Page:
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Leading for the Now, Living for the Then!

This morning I read only a few words into Matthew 15 before feeling that welcomed, compelling need to write. Jesus speaks to the religious and the legalists of his day when they balk at his actions, transformation over tradition.

My mind immediately goes to the challenge of aging, and the growing temptation for comfort over courage. Maybe it is not comfort as much as the fear of inadequacy, exacerbated by the inevitable fixed income and the memories of past economic disasters, an amorphous blend of wisdom and weakness.

Even I wish the road would level out at some point. However, transformation seems always to be uphill, challenging the core of our thought life and taxing the very fabric of our physical bodies, and sometimes tired minds, as we push forward. Actually the sense of push may be indicative of the loss of vision? Vision is not something you determine and then press into, vision is spiritual and compelling, pulling us forward, reducing the energy required for leadership.

However, when humans are distracted from vision and turn back toward status quo, apathy and criticism become most evident, over optimism and constructive change. Yet, these moments of chaos may actually be necessary for people to process change, reenergize and reconnect with vision; again a spiritual force that is not diminished during moments of chaos but simply awaits our reconnect…hope, faith, and love always remain.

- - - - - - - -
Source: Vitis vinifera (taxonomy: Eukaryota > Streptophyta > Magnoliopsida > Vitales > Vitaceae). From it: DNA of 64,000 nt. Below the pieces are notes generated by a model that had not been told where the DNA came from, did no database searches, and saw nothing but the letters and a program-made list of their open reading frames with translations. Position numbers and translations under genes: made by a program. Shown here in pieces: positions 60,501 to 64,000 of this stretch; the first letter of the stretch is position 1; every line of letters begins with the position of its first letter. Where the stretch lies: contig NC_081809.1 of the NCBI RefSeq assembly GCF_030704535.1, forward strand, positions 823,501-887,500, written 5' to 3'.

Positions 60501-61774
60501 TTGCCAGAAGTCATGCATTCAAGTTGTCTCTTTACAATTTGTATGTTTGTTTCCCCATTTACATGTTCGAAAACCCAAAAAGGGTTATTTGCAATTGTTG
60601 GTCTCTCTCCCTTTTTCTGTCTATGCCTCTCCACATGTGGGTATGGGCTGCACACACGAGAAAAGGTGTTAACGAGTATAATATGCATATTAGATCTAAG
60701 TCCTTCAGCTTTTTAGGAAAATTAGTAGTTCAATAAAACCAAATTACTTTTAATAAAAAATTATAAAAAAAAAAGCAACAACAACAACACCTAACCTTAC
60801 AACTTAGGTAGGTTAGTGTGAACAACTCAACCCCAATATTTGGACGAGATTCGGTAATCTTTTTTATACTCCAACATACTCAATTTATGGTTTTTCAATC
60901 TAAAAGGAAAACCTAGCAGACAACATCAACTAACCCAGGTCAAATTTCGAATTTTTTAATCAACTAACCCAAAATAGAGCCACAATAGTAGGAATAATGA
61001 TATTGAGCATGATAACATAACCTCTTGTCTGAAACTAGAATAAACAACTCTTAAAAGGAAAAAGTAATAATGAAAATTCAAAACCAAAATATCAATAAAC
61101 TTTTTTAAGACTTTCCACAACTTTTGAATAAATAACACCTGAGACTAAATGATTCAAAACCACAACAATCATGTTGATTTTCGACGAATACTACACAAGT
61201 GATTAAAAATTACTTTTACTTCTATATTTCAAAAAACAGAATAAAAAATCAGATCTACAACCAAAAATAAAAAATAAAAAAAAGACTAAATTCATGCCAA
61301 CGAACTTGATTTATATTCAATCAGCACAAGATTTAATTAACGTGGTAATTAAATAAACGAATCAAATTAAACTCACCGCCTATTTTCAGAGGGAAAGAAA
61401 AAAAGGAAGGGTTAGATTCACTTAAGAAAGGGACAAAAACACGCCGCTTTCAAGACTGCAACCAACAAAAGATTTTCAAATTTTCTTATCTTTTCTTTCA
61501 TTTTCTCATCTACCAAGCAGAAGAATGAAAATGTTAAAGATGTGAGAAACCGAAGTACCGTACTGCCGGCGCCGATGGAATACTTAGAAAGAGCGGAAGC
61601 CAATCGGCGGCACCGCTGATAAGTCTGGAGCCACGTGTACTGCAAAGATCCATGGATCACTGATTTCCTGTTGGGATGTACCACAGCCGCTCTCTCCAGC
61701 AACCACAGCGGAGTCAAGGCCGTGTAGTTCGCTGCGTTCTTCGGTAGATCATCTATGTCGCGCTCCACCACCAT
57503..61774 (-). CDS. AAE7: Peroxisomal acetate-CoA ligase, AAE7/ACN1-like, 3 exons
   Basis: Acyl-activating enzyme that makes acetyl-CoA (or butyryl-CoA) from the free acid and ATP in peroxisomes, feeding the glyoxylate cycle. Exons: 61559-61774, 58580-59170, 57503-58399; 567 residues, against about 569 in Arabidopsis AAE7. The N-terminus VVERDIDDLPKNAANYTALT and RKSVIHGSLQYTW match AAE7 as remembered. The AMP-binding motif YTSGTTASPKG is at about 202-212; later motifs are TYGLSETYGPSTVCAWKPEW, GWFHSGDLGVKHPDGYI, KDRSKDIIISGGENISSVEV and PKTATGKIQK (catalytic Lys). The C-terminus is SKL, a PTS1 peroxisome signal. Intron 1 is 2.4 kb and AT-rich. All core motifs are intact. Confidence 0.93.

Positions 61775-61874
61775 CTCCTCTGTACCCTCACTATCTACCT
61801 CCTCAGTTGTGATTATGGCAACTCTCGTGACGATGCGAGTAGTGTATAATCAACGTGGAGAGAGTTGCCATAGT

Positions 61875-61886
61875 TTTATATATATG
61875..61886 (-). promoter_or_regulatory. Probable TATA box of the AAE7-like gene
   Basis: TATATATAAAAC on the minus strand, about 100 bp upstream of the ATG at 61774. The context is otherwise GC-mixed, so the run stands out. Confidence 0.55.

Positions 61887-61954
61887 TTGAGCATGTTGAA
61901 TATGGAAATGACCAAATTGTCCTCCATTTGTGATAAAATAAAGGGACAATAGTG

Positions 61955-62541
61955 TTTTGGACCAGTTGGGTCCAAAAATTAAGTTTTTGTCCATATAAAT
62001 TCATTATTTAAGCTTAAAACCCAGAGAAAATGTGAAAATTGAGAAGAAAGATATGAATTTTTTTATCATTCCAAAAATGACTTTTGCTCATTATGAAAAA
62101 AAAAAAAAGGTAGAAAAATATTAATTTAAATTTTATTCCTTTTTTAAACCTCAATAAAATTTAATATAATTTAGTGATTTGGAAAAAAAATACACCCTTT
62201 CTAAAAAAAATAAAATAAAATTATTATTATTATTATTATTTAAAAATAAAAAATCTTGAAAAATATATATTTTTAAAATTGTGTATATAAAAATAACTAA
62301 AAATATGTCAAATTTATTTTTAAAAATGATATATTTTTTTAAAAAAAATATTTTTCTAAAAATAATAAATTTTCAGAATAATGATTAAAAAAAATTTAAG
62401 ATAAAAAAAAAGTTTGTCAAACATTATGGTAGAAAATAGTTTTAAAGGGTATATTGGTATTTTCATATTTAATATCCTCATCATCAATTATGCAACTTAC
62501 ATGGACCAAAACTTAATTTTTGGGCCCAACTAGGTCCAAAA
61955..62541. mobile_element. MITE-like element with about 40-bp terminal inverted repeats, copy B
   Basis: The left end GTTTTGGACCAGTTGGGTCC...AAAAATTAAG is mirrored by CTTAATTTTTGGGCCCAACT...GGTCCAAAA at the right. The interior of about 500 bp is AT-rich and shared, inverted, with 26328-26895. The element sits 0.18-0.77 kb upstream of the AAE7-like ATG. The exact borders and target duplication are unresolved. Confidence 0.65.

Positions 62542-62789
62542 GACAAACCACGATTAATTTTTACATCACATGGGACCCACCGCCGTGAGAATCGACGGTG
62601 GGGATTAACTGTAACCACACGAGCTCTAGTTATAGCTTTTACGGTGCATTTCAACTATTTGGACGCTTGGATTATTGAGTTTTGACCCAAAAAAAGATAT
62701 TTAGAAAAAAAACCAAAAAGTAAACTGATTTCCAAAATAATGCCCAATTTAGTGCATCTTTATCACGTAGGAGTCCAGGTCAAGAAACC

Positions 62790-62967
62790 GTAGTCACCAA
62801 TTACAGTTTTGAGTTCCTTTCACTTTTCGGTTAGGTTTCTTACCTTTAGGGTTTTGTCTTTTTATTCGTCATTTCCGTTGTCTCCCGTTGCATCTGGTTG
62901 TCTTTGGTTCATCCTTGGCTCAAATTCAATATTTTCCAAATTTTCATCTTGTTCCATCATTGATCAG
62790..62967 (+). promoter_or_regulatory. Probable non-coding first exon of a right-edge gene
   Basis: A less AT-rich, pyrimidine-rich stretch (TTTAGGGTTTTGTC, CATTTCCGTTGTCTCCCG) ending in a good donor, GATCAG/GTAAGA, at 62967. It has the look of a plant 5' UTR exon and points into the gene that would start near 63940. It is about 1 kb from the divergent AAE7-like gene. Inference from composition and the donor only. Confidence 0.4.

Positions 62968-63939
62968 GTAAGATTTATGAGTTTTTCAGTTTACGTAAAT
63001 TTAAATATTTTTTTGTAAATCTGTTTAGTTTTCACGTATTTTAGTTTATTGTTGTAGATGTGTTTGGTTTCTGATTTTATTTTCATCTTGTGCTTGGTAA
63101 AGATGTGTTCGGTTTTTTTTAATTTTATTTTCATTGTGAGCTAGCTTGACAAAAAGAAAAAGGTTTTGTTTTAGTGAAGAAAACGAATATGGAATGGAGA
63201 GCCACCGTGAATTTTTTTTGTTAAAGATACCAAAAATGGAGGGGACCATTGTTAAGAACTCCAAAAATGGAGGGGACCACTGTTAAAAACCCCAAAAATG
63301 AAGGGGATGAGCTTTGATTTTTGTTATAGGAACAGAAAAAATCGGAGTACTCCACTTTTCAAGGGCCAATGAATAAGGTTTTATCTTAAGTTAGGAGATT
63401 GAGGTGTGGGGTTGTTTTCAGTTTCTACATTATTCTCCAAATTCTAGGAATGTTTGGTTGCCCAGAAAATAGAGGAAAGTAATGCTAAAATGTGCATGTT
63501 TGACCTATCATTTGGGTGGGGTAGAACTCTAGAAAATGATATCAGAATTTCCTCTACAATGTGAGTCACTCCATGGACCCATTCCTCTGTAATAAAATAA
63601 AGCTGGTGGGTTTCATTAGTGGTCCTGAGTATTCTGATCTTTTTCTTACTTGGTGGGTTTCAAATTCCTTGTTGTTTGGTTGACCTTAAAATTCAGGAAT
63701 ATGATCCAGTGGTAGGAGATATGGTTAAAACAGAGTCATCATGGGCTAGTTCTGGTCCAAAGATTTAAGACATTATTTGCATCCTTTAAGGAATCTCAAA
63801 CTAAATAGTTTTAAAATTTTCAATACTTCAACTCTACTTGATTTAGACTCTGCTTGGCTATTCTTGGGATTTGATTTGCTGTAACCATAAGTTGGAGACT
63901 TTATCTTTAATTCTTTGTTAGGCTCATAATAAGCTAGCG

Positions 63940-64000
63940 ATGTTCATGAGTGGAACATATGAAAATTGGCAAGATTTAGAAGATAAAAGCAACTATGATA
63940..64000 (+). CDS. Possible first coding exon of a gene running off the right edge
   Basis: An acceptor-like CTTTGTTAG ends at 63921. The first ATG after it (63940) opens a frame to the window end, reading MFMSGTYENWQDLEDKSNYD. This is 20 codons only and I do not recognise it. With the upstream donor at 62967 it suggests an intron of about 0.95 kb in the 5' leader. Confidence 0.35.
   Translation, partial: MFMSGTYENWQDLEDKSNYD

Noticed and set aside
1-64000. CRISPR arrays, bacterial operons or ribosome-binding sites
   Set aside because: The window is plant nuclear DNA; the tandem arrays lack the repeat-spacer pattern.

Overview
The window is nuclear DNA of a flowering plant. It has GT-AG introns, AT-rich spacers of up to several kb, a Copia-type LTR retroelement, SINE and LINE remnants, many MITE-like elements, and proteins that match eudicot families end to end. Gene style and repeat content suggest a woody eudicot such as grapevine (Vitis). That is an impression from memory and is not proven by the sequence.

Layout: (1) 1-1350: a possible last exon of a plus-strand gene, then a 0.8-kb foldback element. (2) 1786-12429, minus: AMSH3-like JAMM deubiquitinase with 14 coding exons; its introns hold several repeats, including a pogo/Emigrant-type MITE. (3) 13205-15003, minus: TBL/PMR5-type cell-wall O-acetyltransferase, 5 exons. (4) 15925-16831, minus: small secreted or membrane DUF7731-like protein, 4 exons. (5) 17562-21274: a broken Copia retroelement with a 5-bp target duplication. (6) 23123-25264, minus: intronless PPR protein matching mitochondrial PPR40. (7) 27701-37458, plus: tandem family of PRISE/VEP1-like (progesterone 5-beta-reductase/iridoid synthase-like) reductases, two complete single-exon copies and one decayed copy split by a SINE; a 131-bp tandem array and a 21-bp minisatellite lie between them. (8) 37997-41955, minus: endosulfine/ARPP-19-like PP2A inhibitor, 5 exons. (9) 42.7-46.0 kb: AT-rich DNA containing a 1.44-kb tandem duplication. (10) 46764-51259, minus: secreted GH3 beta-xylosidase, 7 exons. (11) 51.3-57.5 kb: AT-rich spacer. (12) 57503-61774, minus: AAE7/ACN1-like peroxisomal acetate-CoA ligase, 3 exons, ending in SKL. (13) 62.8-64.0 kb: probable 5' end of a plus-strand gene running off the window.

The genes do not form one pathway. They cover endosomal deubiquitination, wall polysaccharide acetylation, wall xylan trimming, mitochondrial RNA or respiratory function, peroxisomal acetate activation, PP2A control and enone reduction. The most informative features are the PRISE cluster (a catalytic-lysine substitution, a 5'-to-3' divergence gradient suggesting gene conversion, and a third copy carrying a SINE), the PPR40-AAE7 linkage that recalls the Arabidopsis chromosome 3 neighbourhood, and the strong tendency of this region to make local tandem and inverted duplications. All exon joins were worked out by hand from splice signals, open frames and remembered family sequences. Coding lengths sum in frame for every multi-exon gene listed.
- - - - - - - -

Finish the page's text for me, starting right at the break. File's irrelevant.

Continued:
How does one endure such hiatuses:living for the beyond! “In this world you will have tribulation but be of good cheer for I have overcome the world!” (Jesus). The statement“In this world” to the believer,implies another! The secret to renewal is leading for the now, living for the then!

We lead from a heart of love, while possessing the same tendencies for failure as those being led. In fact, we often fail in the heat of battle, say things that we would a thousand times regret, but we press on! The real challenge is not our failures, but living through the criticism of those “in the boat,” trapped by tradition, fear and the need for comfort; those who seldom intend to step outside and ride the waves, but always benefit from those who do.

“Security is mostly a superstition. It does not exist in nature, nor do the children of men as a whole experience it. Avoiding danger is no safer in the long run than outright exposure. Life is either a daring adventure or nothing.” –Helen Keller

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